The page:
A Tale of U.S. Rebalancing, a Looming Liquidity Crisis and the Yuan's Arrival
In 2014, the U.S. economy made a U-turn that is set to shape a new world order. The U.S. Federal Reserve stopped buying T-bonds, the U.S. dollar has been rising, the pre-crisis bloated external current account deficit shrank by 58 percent and the rate of unemployment is at 5.8 percent.
This picture shows that the global financial crisis, at least in the United States, is over. Some powerful factors have played in its favor: investments in the oil and shale gas industry, and a shrinking current account deficit, which hit a 16-year low of 1.9 percent of GDP this year. The effects of the energy boom and cheaper energy, notably natural gas, and the rally in global equities generated by the Fed's third wave of quantitative easing – which boosted investment income – have aligned to realize the dream of a U.S. manufacturing renaissance. This crowning achievement is estimated to cut imports and boost exports.
If these numbers tell a story, it is that the U.S. is making the most of the crisis, fixing its huge pre-crisis imbalances and rebalancing the economy to pursue a healthier course. Yet, this uplifting story has downsides, which to use to Andrew Sheng's words bring to mind the Triffin dilemma.
"The time will come when the U.S. economy shrinks its current account deficit and decreases dollar liquidity, creating a debt-deflation trap for the emerging world," Sheng said. "If the leading central banks do not step up to provide compensating liquidity for the rest of the world, which is still growing faster than the advanced countries, then there will be a credit crunch."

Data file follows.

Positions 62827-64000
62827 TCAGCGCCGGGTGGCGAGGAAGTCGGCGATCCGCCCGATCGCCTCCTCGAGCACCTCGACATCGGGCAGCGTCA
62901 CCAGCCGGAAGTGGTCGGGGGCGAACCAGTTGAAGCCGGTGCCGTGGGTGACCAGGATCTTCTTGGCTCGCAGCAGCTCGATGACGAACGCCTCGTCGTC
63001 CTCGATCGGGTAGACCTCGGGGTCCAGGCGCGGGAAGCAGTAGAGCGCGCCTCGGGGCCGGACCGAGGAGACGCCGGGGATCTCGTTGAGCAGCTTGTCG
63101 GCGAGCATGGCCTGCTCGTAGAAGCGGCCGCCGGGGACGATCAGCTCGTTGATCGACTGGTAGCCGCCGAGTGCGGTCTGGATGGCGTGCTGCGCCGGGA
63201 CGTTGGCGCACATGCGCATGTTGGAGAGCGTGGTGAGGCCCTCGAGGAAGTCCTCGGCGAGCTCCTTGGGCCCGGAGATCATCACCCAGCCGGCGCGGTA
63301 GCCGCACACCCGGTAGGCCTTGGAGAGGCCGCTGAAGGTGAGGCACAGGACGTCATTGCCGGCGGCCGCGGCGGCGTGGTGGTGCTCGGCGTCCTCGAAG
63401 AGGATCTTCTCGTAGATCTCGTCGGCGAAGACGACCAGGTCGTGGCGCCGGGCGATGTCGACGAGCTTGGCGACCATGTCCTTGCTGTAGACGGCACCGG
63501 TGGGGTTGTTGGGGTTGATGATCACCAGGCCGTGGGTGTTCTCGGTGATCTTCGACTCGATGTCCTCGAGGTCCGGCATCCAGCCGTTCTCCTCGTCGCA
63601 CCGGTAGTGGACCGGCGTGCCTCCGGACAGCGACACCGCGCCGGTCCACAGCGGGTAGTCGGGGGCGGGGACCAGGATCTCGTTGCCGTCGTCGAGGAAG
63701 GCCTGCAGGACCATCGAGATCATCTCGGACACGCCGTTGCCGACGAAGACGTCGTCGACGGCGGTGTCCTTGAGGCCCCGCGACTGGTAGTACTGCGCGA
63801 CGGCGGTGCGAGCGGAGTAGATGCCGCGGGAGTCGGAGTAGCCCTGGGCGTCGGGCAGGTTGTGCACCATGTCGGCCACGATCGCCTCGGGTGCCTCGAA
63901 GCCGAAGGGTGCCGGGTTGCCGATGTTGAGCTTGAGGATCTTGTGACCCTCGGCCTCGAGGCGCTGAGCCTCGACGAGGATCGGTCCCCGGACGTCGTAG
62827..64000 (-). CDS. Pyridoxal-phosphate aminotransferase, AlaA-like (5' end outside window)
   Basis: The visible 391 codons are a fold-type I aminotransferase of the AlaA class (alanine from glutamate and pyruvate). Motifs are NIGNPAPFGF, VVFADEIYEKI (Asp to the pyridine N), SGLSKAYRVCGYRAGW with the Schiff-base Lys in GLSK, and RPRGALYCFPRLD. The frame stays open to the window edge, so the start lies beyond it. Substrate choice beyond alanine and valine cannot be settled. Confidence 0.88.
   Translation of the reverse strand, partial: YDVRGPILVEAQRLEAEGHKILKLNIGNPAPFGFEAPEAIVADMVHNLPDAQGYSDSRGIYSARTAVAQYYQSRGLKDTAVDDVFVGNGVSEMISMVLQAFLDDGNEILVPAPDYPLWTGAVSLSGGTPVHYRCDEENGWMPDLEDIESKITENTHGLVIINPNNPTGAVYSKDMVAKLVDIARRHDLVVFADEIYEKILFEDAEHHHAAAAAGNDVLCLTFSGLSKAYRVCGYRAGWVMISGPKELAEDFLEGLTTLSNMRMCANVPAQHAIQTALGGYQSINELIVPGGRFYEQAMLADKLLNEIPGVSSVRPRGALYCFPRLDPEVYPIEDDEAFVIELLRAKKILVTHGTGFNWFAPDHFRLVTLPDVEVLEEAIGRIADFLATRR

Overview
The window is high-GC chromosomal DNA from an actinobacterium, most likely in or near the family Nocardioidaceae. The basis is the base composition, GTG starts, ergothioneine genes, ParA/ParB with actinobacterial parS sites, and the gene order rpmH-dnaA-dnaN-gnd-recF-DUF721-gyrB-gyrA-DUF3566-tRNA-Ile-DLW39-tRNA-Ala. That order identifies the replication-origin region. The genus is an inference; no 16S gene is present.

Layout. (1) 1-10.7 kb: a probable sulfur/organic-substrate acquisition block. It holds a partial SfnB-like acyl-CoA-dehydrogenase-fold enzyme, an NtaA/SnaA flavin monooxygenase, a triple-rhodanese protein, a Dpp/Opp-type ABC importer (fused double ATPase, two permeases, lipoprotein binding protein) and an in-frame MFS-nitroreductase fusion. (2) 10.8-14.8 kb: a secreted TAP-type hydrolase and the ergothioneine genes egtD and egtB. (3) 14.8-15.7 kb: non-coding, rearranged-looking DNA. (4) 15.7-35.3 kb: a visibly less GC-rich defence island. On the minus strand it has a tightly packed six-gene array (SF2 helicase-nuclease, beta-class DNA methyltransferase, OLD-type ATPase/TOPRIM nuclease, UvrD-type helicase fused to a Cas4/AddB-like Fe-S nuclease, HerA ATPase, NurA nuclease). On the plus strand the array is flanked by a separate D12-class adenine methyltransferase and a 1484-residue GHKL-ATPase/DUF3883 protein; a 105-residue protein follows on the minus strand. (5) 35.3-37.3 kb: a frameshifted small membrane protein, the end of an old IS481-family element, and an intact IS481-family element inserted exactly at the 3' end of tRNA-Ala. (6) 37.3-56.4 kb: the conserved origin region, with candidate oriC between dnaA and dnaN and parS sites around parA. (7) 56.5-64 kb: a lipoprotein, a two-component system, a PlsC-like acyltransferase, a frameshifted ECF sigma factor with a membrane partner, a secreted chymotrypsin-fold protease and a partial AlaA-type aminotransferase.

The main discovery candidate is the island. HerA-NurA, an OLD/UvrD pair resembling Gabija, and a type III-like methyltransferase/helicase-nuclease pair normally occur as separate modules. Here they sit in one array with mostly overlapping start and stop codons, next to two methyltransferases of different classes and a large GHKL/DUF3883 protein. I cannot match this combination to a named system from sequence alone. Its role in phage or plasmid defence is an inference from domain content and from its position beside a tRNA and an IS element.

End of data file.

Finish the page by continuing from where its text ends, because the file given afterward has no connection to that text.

We are living in that time and a serious question arises over what factors are likely to cause the U.S. to rebalance the global economy, especially for those countries that most rely on the U.S. dollar. A shrinking U.S. current account deficit, a rising dollar matched to a flight-to-quality, and especially a reduction of U.S. dollar exports (petrodollars), are set to reduce the supply of dollars in the global economy.
In economics terms, this signals the Triffin dilemma. The always-useful Wikipedia definition states:
"The Triffin dilemma or paradox is the conflict of economic interests that arises between short-term domestic and long-term international objectives when a national currency also serves as a world reserve currency. The dilemma of choosing between these objectives was first identified in the 1960s by Belgian-American economist Robert Triffin. He pointed out that the country whose currency, being the global reserve currency, foreign nations wish to hold, must be willing to supply the world with an extra supply of its currency to fulfill world demand for these foreign exchange reserves."